Editorial: One does not defend liberty by violating it

Both the U.S. and France are struggling with how to deal with other cultures as our borders become less restrictive.

The United States and France, while democratic countries, have decidedly different political and social philosophies. Yet both are struggling with how to deal with other cultures as our borders become less restrictive.

In the U.S., a growing number of people this past year have voiced the desire to keep out so-called foreigners, latching on to presidential candidate Donald Trump’s voiced derision of Mexican immigrants and his call to “temporarily” ban Muslims from entering the country.

In France, elected officials have enacted a ‘burkini ban,’ with police officers challenging and fining Muslim women who choose the covered-up swimsuits instead of so-called appropriate “secular” beachwear, while other beachgoers reportedly cheer officers and jeer the women.

All Canada can do is try to show a good example.

It’s no coincidence that both the U.S. and France have been the targets of terrorist attacks on domestic soil and abroad, and it’s clear that this has influenced the current surge of intolerance. But it would be twisting logic to suggest that the latest moves represent anything other than xenophobia.

In the U.S., there is still time for the majority to reject such dangerous views. In the case of France, we can only politely suggest that the ban are unbecoming a society that has long celebrated acceptance.

The argument has been made that banning the ‘burkini’ is an attempt to empower Muslim women who are being told what to wear by the male leaders of their religion. But how empowering is it to have government and police, instead, dictating their attire?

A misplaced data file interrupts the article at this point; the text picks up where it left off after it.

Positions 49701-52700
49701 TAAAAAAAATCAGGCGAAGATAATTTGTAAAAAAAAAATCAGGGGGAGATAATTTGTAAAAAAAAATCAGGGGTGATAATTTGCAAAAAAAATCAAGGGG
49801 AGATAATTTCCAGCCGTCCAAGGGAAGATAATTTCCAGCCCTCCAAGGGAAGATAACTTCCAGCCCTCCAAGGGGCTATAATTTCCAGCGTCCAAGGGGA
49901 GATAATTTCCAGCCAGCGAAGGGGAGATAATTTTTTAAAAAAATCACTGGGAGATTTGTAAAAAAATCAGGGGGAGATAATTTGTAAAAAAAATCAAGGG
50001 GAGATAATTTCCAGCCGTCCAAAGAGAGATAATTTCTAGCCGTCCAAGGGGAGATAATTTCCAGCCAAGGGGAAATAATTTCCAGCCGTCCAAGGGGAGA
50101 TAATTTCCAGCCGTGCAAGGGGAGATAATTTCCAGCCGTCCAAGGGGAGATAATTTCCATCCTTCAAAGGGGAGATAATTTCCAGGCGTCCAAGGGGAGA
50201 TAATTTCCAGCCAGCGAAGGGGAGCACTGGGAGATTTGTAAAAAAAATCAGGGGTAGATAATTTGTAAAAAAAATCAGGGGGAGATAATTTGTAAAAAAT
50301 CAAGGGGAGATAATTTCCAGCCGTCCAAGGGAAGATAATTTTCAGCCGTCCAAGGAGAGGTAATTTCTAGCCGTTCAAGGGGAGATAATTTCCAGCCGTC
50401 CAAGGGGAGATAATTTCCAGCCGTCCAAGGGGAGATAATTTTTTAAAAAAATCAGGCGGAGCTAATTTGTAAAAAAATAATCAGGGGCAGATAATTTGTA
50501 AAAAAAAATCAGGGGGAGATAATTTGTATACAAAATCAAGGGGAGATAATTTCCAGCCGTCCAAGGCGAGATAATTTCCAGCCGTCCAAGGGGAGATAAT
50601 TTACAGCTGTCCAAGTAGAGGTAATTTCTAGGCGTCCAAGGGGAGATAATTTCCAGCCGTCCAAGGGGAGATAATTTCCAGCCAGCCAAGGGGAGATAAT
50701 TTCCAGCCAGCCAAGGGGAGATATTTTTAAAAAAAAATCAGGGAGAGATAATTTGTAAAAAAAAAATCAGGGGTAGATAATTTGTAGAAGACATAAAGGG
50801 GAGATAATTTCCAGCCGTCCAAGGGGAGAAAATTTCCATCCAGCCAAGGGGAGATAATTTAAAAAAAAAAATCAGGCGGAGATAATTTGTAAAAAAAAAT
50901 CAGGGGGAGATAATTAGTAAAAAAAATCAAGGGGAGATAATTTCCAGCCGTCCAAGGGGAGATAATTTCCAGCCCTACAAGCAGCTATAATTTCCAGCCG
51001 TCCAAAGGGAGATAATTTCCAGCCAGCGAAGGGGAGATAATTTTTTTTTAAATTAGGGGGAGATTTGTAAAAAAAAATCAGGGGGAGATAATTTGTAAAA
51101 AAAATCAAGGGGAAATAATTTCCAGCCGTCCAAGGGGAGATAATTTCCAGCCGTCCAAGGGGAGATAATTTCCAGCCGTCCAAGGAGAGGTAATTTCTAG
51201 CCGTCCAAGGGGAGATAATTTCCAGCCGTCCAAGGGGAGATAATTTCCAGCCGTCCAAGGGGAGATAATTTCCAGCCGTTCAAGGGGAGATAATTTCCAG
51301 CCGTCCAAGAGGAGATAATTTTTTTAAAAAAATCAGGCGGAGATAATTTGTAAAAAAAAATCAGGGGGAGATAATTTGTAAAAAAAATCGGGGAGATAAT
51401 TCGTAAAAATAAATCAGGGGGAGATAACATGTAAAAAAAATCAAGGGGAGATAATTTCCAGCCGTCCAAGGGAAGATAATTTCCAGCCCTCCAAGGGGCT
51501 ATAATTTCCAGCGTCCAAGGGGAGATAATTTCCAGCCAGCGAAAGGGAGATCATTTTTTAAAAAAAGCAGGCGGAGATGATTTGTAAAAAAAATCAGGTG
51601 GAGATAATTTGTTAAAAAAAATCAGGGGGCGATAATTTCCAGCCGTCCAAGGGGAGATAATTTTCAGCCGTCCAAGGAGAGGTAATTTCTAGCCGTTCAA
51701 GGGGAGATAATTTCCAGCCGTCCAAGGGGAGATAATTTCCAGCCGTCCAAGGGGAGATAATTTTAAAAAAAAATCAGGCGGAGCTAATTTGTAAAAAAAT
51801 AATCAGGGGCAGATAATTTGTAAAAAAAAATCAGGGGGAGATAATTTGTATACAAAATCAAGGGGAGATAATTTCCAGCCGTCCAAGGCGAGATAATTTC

There are very complicated civil liberties issues involved here, and attitudes that – however odious we may believe them to be – will not change at the stroke of a pen on a government edict.

It is evident that in France – the land of Liberté, Égalité, Fraternité – a line has been crossed.

One does not defend liberty by violating it.

– Black Press

 

Just Posted

Moonstruck amateur historian chronicled lunar missions

Maple Ridge man’s 50-year-old scrapbook under the gavel on anniversary of the moon walk

Head of Ridge Meadows Sally Ann moving on

Darrell Pilgrim has taken new post on the Sunshine Coast

Campers forced to leave property after reports of trash being thrown in Fraser

A crew was on site Monday to clean out the wooded area in Maple Ridge

Charge laid in Abbotsford motorcycle crash that killed Maple Ridge woman

Megan Kinnee, 19, died in collision on July 13, 2018

VIDEO: B.C. MLA Michelle Stilwell takes first steps in nearly 30 years

‘It actually felt like walking. It’s been 27 years… but it felt realistic to me’

Report of dead body in B.C. park actually headless sex doll

This discovery, made at Manning Park on July 10, led police to uncovering two other sex mannequins

Grand Forks fire chief found to have bullied, harassed volunteer firefighter: report

WorkSafeBC, third-party human resources investigation looking into allegations complete

Dog recovering after being drenched in hot coffee, B.C. man charged

Man was taken into custody, charged, and released pending a court date

Taekwondo instructor, 21, identified as B.C. bat rabies victim

Nick Major, 21, an instructor at Cascadia Martial Arts in Parksville

Science expedition to Canada’s largest underwater volcano departs Vancouver Island

Crews prepared for a two-week research mission to the Explorer Seamount

B.C. shipyard to get one-third of $1.5 billion frigate-repair contract

The federal government has promised to invest $7.5 billion to maintain the 12 frigates

Worried about bats? Here’s what to do if you come across one in B.C.

Bat expert with the BC Community Bat Program urges caution around the small creatures

B.C. on right road with tougher ride-hailing driver rules, says expert

The provincial government is holding firm that ride-hailing drivers have a Class 4 licence

Most Read